Four Reasons to Learn to Love PMS

4 min read

We all have our own relationships with our menstrual cycles. Oftentimes that relationship is less than favorable. 

PMS, or premenstrual syndrome, can come with a slew of symptoms from cramping, to irritability, to fatigue – and more. Many menstruating people tend to loathe PMS thanks to the discomfort it brings. While it can put a damper on our daily activities, PMS also comes with its benefits.

I know it sounds a little bonkers, but hear me out, there are reasons to love PMS. Read on to find out what they are!

It Gives You Insight into Your Health

Your period can give you valuable insights into your health. Some healthcare professionals see menstruation as another vital sign, much like our blood pressure and temperature. 

The same is true for PMS, which is part of your menstrual cycle. 

If you are someone who experiences intense PMS symptoms like cramping, breakouts, and mood fluctuations, it could be indicative of a hormonal imbalance

PMS gives you a chance to tangibly track changes in your body from month to month. You may notice differences depending on your diet, the amount of exercise you’ve gotten, stress levels, and more. 

Why is this important? 

It gives you real-time information about your body, how certain lifestyle choices affect it, and the ability to relay this information to your healthcare provider. 

If you notice changes in your PMS symptoms, be sure to keep track of them using a cycle journal, or period tracking app. 

Time to Slow Down

Our society doesn’t always give much space for downtime. Sometimes we keep zooming in go mode until suddenly our bodies force us to stop. 

For many menstruating people, PMS does just that. 

We might feel the pressure to keep charging on, checking off tasks on our to-do list, while our bodies are begging for a break.

While you probably can’t put off all responsibilities, try to plan ahead and find little changes that give you a chance to slow down.  

How can you support this need to slow down? Can you rearrange meetings, appointments, and social gatherings? Can you avoid having big projects due around this time? Can you sleep in for ten extra minutes? 

There is time for you to slow down.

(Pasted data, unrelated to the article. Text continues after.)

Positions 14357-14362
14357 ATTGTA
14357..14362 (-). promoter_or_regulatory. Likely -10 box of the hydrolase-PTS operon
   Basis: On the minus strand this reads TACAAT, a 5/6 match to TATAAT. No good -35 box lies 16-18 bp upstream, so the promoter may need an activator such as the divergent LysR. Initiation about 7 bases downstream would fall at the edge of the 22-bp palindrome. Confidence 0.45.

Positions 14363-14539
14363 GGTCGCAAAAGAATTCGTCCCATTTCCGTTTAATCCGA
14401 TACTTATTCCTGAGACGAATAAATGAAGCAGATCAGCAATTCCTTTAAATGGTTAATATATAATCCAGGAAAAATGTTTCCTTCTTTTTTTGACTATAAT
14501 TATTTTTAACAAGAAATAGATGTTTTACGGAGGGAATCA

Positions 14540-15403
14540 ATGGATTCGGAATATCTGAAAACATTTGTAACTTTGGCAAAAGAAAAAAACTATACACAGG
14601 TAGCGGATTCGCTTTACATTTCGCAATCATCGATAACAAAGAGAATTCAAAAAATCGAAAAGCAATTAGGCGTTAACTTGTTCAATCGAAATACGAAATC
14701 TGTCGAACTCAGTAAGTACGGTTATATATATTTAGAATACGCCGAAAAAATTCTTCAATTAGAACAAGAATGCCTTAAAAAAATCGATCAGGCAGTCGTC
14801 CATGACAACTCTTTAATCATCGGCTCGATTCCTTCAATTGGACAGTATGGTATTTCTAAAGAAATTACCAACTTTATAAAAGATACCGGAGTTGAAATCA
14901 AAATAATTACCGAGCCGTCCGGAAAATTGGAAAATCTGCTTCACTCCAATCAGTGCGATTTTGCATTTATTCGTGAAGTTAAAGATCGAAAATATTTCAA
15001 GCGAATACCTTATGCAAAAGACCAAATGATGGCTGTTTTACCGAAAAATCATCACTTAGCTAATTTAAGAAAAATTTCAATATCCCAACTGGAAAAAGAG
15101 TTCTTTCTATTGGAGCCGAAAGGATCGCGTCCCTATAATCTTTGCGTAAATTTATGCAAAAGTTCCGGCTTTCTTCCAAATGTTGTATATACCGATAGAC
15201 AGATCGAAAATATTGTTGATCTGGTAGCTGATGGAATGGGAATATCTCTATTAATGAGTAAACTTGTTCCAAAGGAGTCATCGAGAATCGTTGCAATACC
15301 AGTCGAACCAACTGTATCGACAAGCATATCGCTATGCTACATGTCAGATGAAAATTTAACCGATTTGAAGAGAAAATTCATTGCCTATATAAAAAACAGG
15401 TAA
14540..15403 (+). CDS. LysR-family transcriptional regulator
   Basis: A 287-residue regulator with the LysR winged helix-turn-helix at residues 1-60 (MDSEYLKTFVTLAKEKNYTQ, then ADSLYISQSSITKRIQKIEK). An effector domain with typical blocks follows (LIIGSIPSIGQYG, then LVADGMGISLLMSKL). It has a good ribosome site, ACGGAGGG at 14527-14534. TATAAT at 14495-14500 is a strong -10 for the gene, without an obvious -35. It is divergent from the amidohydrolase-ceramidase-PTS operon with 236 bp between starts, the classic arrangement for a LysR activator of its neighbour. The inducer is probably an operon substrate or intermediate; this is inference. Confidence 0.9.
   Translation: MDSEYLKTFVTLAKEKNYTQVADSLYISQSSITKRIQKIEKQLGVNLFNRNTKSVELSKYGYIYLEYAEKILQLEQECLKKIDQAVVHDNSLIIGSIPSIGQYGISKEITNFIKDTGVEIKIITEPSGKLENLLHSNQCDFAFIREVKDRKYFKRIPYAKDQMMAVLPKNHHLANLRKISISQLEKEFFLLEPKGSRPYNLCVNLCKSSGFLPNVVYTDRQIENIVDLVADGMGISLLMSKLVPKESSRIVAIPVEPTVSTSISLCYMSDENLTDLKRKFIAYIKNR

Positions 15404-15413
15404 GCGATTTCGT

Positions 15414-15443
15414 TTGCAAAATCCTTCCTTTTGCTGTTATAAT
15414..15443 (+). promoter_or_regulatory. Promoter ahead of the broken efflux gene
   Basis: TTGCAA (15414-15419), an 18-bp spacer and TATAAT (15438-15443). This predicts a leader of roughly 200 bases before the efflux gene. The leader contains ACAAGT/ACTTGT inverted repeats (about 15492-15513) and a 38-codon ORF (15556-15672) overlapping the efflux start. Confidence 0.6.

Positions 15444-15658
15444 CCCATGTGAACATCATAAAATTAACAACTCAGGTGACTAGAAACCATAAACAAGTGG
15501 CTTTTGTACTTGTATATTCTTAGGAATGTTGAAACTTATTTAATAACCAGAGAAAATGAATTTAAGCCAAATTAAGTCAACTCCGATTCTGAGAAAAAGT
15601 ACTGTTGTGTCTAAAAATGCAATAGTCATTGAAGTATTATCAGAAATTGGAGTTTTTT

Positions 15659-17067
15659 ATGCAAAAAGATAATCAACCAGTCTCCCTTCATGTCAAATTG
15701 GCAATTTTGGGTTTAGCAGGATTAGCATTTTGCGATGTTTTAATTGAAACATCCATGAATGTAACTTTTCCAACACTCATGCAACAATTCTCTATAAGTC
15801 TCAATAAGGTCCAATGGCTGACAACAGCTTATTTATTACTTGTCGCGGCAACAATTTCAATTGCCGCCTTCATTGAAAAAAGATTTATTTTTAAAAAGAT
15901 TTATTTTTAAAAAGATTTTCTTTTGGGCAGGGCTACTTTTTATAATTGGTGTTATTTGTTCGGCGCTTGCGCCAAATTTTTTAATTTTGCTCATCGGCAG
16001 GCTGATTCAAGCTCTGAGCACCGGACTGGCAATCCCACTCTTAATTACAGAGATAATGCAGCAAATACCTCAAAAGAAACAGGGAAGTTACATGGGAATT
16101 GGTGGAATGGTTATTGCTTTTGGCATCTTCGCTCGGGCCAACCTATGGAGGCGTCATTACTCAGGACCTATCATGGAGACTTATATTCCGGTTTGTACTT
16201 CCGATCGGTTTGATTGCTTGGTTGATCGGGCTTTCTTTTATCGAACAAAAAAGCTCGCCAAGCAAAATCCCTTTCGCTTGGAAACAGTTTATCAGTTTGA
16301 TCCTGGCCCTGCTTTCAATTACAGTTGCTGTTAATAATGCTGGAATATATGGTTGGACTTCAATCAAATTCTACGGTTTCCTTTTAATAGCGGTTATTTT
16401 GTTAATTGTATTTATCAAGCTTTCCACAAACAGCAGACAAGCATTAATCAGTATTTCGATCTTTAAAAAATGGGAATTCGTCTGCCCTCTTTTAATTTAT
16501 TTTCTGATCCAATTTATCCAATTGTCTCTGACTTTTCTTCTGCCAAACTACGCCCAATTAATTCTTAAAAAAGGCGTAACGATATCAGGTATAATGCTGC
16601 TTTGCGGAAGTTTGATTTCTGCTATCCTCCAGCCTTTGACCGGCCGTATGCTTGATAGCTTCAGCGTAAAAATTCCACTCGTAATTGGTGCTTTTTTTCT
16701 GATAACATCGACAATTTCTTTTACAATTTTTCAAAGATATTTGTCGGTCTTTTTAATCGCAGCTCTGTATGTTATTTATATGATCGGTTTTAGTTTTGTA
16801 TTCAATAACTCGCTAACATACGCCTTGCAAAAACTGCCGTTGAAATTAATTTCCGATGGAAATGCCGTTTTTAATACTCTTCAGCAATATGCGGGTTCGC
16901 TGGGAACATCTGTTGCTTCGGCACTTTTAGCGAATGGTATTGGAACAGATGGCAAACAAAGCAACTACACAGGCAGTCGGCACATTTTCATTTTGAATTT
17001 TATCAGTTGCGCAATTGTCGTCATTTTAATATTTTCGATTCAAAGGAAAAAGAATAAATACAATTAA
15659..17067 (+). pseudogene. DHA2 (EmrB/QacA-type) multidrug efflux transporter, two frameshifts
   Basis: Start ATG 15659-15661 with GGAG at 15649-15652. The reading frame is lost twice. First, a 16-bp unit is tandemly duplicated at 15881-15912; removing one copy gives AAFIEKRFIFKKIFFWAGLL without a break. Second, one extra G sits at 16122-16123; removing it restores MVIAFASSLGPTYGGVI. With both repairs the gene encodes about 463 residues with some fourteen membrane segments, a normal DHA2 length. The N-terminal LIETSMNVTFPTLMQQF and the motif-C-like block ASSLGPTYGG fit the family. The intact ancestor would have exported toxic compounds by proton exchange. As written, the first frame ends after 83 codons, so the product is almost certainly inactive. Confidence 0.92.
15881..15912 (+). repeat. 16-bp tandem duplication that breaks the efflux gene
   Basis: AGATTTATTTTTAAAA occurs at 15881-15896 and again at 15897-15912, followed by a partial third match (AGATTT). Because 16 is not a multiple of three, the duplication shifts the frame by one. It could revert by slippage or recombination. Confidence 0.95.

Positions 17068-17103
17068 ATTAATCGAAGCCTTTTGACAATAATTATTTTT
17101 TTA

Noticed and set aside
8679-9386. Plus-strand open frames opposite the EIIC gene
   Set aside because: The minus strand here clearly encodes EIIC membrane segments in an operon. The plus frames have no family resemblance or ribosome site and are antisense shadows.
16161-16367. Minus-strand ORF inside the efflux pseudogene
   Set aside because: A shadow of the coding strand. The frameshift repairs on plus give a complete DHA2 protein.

A Chance for Reflection

I may be preaching to the choir here, but it’s not uncommon for intense emotions to come up in the time before your period. 

PMS can shine a blaring light on insecurities, worries, unresolved traumas, pestering anxieties, and more. 

This can be daunting, and enough to make anyone want to check out. It’s totally OK and normal to do that, but these intense emotions can also be a chance to reflect and heal. 

The saying “the only way out is through” rings true here. Although you might not feel these emotions as deeply the rest of the month, they are there, lingering beneath the surface. 

PMS gives us a chance to truly sit with these feelings, and process them if we choose to do so. 

This is a good time to schedule a therapy session if that’s something you have access to. If you don’t have a therapist, there are plenty of other tools you can use to reflect and tune in like journaling, guided meditations, or talking things through with a trusted loved one. 

Know that it’s ok to check out. Sometimes the best medicine is reality T.V. and ice cream straight from the container. 

If your mental health during PMS feels unmanageable, it could be an indication of a more serious issue called Premenstrual Dysphoric Disorder, PMDD. 

PMDD is sometimes caused by a brain chemical imbalance, much like depression and other mental health disorders. Symptoms of PMDD include depressed mood, anger and irritability, insomnia, feeling out of control, hopelessness, and more. If you think you may have PMDD, we suggest you seek professional support versus just sitting with your emotions. 

An Invitation for Self Care 

Your body is working hard while you PMS. This time of the month offers you an invitation for some serious self-care – not that you needed one. 

As you slow down and reflect on emotions that are coming up, how will you support yourself through the process?

Self-care can look different for everyone, and what you need may change from cycle to cycle. 

Here are some of our favorite PMS self-care tools:

  • Take a bath. Light a candle, grab a luxurious bath balm, throw on a face mask, and sink in. Ahhh.
  • Masturbate. Solo sex can help lift your mood and may even help with cramps.
  • Eat your favorite foods. Food is healing, let yourself curl up with you an uplifting movie and chow down on your favorite snacks.

PMS can be intense and you should by no means suffer through it. While it may not be your favorite time of the month, hopefully, this gave you a few reasons to love it, or at least tolerate it.

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